You and your daughter seem to be the intended customers of these products: they are available in low denominations and they guarantee a rate for up to 30 years. The Series I bonds are the only product I know of that's guaranteed to keep pace with inflation until redeemed at an unknown time many years in the future.

It is probably not a big concern for your daughter in these amounts, but the interest on these bonds is exempt from state taxes in all cases, and is exempt from Federal taxes if you use them for education expenses.

The main weakness of these bonds is probably that they're too safe. You can get better returns by taking some risk, and some risk is probably acceptable in your situation.

Savings Accounts

Savings accounts, including so-called "money market accounts" from banks are a possibility. They are very convenient, but you might have to shop around for one that:

  • offers custodial accounts or accounts for minors and
  • doesn't charge fees or unreasonably reduce the interest rate for the amount of money you're talking about.

I don't have any particular insight into whether these are likely to outperform or be outperformed by treasury bonds. Remember, however, that the interest rates are not guaranteed over the long run, and that money lost to inflation is significant over 15 years.

Certificates of Deposit (CDs)

Certificates of deposit are what a bank wants you to do in your situation: you hand your money to the bank, and they guarantee a rate for some number of months or years. You pay a penalty if you want the money sooner. The longest terms I've typically seen are 5 years, but there may be longer terms available if you shop around.

You can probably get better rates on CDs than you can through a savings account. The rates are not guaranteed in the long run, since the terms won't last 15 years and you'll have to get new CDs as your old ones mature. Again, I don't have any particular insight on whether these are likely to keep up with inflation or how performance will compare to treasury bonds.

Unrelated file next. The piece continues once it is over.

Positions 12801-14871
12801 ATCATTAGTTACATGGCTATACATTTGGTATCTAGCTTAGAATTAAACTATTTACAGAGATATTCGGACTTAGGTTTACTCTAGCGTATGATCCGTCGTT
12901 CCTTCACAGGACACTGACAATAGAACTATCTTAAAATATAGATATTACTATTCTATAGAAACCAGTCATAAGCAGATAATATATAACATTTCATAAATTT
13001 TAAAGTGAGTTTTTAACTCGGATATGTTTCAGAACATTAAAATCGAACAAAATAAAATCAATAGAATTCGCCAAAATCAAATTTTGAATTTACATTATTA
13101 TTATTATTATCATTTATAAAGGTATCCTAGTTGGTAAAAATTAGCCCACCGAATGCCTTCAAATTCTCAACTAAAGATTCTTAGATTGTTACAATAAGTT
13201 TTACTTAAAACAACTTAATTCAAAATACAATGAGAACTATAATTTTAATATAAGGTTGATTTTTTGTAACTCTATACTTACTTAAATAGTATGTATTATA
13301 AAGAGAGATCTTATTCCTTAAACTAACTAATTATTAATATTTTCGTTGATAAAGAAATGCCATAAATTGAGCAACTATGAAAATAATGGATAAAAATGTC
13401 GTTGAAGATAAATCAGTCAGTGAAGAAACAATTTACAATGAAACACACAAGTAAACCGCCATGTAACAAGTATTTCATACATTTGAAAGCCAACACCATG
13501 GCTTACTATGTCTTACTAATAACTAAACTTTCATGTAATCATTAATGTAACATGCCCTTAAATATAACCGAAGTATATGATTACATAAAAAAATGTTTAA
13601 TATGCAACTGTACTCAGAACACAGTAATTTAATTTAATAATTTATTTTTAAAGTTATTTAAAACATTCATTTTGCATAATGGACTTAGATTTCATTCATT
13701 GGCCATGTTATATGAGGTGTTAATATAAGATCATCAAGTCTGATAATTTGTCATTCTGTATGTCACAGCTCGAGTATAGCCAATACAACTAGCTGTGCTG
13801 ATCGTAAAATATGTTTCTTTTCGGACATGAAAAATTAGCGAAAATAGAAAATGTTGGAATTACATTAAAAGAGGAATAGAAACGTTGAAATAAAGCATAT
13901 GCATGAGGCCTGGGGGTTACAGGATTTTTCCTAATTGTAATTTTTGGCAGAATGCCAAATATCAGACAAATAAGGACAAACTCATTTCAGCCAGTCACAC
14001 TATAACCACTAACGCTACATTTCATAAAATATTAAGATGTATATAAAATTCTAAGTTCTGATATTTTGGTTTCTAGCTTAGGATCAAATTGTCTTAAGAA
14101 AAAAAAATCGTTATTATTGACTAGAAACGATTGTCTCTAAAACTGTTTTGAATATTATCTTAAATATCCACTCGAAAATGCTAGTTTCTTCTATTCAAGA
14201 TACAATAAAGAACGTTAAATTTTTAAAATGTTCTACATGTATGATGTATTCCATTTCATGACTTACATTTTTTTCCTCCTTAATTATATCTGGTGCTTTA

Watch out for the same things that affect savings accounts, in particular fees and reduced rates for balances of your size.

  • 2
    ETFs are also an option for investing amounts of money below a mutual fund's minimum. – BrenBarn Jul 13 '16 at 7:16
  • > "To buy individual stocks, you need to go through a broker. These brokers charge a fee for every transaction, usually in the neighborhood of $7." Both you and MrDuk should look up Robinhood, an app for both major platforms that makes investing truly free. Also, yes, ETFs are awesome, I prefer them to traditional mutual funds. (And you can access them through Robinhood, obviously.) That said, I would have loved to have gotten a proper education in the stock market starting at 6, dang. – neminem Jul 13 '16 at 15:12
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If you plan on holding the money for 15 years, until your daughter turns 21, then advanced algebra tells me she is 6 years old. I think the real question is, what do you intend for your daughter to get out of this?

If you want her to get a real return on her money, Mike Haskel has laid out the information to get you started deciding on that. But at 6, is part of the goal also teaching her about financial stewardship, principles of saving, etc.? If so, consider the following:

When the money was physically held in the piggy bank, your daughter had theoretical control over it. She was exercising restraint, for delayed gratification (even if she did not really understand that yet, and even if she really didn't understand money / didn't know what she would do with it). By taking this money and putting it away for her, you are taking her out of the decision making - unless you plan on giving her access to the account, letting her decide when to take it out.

Still, you could talk her through what you're doing, and ask her how she feels about it. But perhaps she is too young to understand what committing the money away until 21 really means. And if, for example, she wants to buy a bike when she is 10, do you want her to see the fruits of her saved money?